Justin Bourne: The Blackhawks are kind of in tough with Winter Classic sweaters given that their original is amazing, the sweater hasn't changed much in 100 years, and they've already played in a Winter Classic.
Still, the reaction it inspires is "Yep, that sure is the Blackhawks jersey." I think they dropped the shoulder crest about a foot and called it a day. So, I'll give it a big 'ol "meh."
Still, it's easy how to understand how they ended up here. Don't mess with success.
Josh Gold-Smith: I'm seeing a lot of people call them "boring" and "meh", but to me, they're appropriately classic. Everyone complains when these jerseys are too busy (look no further than their Winter Classic opponents, for example), so I actually appreciate the simplicity of these Blackhawks sweaters. Chicago's fortunate in that they already have the best-looking (albeit somewhat controversial) logo in the NHL, but keeping it simple and harkening back to the 1957 jersey is a nice touch.
They're not trying too hard, and that's a good thing.
Justin Cuthbert: Let's face it. It's hard to upstage the best jerseys in the NHL, and maybe in sport all together. That's like saying, 'Hey, uh, Picasso - paint me something better.'
They are simple sweaters with a rustic feel that appropriately captures the Original Six flavor, but do lack a little pop.
My main beef is the lack of burning red indicative of the Blackhawks brand, but I can digest these far easier than what the Capitals have served up.
How about a combination Josh? Bleh.
JB: Bob Cole captures the game temperature best - the man is a legend - but I'm gonna go a little off the board and say Winnipeg's Dennis Beyak. Old timey voice, smart hockey guy, and he relays the emotion of the game without going full Gus Johnson.
As for the best color guy, I'll go with Ray Ferraro. Nobody knows what they're talking about quite like Ray, and if someone does something stupid, he doesn't go out of his way to make excuses for the guy. Runner up nods to Darryl Reaugh and Mike Johnson.
JGS: The Cup Final is tonight? Wow, that season just flew by!
Thanks, I'm here all week. The easier answer is Bob Cole, but it's not the one I'm going to give. I love his energy as much as the next guy, and just hearing that voice evokes so many powerful playoff moments. That said, I can't get past his inability to remember players' names. That's one of the things that impresses me most about a broadcaster. It's not always immediately clear who is involved in a play, and the ability to know who's on the ice at all times is essential when describing a play as it unfolds.
If we're talking national, it's hard to argue with Mike Emrick. He's a legend in his own right, and like Cole, he's been doing it for decades. This is a guy who has used 140 synonyms for the word "pass" without blinking an eye. Since we're nitpicking on Cole, I will say I find Emrick's voice a bit grating, but he's without a doubt the most creative national broadcaster there is.
Color-wise, Ray Ferraro is clearly the best, but Darryl 'Razor' Reaugh is the most under-rated. He's knowledgeable, excitable, and every once in a while, he goes off the rails.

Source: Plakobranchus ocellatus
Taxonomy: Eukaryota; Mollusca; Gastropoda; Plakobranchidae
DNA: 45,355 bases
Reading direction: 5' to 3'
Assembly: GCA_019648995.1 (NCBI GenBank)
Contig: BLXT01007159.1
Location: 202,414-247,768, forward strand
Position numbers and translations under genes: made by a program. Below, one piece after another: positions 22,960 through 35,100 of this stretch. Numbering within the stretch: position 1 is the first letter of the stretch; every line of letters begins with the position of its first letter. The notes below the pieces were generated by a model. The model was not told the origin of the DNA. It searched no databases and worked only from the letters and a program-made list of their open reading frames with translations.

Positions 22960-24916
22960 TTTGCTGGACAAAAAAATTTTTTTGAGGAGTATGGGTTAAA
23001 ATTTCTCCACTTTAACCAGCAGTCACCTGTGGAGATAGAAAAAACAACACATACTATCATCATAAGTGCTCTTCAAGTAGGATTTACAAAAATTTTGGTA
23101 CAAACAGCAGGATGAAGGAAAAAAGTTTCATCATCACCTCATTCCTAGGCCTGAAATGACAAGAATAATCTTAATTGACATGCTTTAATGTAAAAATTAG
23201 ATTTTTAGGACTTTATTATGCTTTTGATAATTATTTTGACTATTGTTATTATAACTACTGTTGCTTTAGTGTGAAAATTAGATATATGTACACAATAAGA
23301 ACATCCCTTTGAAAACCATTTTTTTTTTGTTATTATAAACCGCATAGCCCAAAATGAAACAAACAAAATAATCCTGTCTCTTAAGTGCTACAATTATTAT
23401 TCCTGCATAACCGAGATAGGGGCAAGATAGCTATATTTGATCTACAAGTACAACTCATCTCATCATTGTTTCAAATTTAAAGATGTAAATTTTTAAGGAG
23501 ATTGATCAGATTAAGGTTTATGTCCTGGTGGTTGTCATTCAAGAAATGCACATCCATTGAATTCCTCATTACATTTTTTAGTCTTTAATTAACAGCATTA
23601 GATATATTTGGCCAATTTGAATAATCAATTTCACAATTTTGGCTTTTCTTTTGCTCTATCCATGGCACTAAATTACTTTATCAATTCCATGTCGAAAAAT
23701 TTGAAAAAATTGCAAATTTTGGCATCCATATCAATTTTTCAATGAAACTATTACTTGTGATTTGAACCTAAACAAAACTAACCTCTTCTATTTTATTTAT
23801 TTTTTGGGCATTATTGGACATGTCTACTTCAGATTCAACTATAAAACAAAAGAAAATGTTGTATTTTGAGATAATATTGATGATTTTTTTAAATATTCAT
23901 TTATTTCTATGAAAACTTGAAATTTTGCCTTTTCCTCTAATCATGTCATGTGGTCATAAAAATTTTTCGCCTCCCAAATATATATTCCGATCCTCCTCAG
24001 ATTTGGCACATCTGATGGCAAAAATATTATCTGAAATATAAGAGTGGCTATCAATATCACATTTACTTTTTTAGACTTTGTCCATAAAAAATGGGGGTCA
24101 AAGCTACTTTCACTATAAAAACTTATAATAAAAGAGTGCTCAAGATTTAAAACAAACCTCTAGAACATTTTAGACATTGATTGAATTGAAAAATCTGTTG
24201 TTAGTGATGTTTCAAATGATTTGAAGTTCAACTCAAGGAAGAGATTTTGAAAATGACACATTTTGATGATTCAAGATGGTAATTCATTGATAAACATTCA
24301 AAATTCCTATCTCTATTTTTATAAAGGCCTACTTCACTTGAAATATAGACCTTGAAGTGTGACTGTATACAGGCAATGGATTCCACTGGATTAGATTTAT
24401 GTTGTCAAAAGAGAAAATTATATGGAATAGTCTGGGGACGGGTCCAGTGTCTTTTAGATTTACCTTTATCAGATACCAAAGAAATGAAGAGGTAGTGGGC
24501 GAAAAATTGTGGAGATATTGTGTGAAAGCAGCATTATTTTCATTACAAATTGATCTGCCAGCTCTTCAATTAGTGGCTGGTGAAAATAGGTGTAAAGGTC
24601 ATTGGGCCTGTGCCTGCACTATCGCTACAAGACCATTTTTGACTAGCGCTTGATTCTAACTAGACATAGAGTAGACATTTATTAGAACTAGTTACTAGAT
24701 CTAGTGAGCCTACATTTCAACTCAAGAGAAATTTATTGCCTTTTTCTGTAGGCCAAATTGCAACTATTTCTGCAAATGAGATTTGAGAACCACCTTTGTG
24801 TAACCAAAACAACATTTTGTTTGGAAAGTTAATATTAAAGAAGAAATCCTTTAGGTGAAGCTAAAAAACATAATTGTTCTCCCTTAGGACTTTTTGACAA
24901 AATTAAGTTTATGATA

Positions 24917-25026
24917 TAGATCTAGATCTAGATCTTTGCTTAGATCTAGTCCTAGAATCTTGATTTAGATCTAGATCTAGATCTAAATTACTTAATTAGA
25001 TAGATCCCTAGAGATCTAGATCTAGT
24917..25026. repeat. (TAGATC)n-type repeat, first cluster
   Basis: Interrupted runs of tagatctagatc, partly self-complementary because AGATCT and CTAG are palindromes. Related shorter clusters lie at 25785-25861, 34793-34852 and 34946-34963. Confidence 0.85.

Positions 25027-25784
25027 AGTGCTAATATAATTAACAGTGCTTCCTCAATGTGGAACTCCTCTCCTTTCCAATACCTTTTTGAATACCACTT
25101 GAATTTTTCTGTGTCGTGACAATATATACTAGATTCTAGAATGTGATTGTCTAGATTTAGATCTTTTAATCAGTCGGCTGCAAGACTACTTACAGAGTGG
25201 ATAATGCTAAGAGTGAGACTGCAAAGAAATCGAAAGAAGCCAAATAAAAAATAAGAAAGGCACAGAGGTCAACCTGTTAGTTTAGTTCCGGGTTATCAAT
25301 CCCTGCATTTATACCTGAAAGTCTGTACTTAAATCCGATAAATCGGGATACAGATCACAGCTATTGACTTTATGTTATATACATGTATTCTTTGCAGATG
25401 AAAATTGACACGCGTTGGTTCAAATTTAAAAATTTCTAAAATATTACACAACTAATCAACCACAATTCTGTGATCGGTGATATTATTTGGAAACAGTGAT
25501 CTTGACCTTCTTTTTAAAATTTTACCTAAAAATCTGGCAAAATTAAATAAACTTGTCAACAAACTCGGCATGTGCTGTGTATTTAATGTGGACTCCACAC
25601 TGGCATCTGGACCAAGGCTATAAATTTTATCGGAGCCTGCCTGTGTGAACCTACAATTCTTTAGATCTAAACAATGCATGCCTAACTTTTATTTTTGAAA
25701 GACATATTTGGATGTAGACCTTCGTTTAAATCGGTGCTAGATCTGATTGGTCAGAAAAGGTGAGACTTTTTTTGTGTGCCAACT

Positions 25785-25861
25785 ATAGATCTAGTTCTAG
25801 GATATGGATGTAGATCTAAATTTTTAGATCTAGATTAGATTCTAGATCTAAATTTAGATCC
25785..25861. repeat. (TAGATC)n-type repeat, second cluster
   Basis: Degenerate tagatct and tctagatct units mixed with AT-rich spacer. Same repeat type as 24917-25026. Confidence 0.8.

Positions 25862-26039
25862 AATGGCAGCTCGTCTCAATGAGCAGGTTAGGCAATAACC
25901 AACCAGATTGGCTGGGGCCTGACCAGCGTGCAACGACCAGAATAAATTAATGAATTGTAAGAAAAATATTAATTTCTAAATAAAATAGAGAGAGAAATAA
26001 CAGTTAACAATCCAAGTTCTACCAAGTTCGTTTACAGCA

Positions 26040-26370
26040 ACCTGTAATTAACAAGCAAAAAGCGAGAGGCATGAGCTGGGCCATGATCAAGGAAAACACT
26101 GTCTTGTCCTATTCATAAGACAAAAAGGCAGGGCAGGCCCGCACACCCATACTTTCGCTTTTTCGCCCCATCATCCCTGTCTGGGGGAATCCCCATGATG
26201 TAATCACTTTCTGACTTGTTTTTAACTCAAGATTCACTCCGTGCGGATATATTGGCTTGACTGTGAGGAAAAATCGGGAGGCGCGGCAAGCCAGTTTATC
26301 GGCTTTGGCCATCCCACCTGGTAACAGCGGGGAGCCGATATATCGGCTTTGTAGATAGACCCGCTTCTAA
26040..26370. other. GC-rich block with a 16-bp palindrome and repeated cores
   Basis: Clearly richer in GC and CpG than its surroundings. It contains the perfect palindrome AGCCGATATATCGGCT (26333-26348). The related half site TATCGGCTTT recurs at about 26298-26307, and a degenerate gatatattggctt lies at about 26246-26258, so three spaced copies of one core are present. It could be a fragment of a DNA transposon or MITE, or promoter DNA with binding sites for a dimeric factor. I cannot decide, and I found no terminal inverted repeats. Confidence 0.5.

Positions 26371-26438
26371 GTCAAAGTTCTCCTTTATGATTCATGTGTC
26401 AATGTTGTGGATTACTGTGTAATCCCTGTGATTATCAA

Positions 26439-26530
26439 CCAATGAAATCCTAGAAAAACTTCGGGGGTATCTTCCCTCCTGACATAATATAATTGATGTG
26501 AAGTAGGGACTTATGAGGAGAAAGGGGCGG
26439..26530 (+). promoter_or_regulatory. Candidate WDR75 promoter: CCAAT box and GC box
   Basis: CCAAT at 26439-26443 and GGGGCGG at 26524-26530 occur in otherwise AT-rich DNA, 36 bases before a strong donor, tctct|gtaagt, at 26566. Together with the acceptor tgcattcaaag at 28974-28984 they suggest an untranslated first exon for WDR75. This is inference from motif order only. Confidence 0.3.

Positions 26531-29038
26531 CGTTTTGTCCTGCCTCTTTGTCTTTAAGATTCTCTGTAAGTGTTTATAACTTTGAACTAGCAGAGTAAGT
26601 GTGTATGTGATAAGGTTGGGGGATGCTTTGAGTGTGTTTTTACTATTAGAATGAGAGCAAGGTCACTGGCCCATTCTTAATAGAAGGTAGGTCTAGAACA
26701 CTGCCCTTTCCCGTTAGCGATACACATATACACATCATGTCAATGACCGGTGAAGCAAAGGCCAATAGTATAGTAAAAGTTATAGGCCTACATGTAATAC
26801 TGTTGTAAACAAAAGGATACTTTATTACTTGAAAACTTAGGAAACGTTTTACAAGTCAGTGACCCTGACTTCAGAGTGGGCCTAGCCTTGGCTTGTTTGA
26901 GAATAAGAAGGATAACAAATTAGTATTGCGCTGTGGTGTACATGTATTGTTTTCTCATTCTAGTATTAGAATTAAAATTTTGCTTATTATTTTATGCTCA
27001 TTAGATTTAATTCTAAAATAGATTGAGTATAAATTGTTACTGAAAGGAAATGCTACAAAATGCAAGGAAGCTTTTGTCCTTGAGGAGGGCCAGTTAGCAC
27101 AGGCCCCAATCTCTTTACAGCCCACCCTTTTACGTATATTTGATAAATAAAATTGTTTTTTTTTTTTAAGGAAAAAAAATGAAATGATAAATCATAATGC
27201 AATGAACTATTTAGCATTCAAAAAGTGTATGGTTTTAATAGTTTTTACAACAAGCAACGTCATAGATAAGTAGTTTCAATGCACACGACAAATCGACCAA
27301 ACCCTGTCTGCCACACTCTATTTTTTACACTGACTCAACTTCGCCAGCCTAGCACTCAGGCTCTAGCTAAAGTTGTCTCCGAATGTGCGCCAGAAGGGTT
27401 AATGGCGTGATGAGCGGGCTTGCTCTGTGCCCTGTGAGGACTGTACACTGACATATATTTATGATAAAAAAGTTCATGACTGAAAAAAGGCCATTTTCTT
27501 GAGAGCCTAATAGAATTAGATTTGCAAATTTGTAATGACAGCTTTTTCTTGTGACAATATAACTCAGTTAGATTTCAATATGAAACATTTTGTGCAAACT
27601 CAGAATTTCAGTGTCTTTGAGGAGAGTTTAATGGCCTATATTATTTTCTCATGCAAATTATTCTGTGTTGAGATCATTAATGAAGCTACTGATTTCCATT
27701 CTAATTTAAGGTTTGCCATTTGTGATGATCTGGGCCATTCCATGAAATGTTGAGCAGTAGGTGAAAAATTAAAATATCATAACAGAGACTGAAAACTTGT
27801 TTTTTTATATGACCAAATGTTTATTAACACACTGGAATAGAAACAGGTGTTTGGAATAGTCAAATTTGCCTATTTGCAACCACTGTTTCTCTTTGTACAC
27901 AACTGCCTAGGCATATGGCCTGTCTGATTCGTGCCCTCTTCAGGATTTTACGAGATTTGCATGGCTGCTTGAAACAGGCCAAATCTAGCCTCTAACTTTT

JC: Well, I can certainly tell you who isn't.
There are so many great play-by-play men in North American sport, but I do think hockey lacks that one generational voice right now. I think the problem lies in the fact there are a lot of people calling games on too many channels, and the public isn't really getting a chance to resonate.
That said, Doc Emrick has done wonders for the NHL brand in the United States and Bob Cole probably invokes the most excitement with his call north of the border.
As for color, that's simple. Ray Ferraro is beyond his peers right now, and it's an absolute shame he won't have a national audience until the World Juniors.
JB: Mic everything. The players, the refs, the goal posts, the waterbottles. Air games on HBO or somewhere that accepts profanity. Hire one guy - maybe a color guy for real down times - and get the heck out of the way. We'd have a way better idea what's going on, why players are upset, why calls were made and more if we could just hear what's going on.
JGS: Thanks to the Rogers deal, the league is already airing more games and live programming on the NHL Network stateside. This is good news for American fans, but I'd like to see the NHL follow the NFL's lead and start a RedZone-style channel that flips back and forth between games in important moments. NHL on the Fly tries to do this occasionally, but too often it shows highlights on delay with only a limited number of live look-ins. Going back and forth on a Saturday night between overtime in one game, a crucial power play in another or an official review during a controversial call would benefit fans even more. Not everybody can afford GameCenter or Center Ice.
JC: I think the NHL has exceeded expectations with what they have done in the post-lockout era. The game is better, the brand is stronger and the game's innovation seems to be only just the beginning.
It's sort of trivial, but what I would like to see is a balanced schedule that gives the fan options every night. We were promised more hockey this season with the NHL signing a lucrative broadcast contract with Rogers, but what good is 43 channels when there's only one game on some nights.
It's impossible to soak in all the action on Thursdays and Saturdays, but last Monday, the only option was the Blues-Rangers game. Give us options, nightly - hockey fans will appreciate it.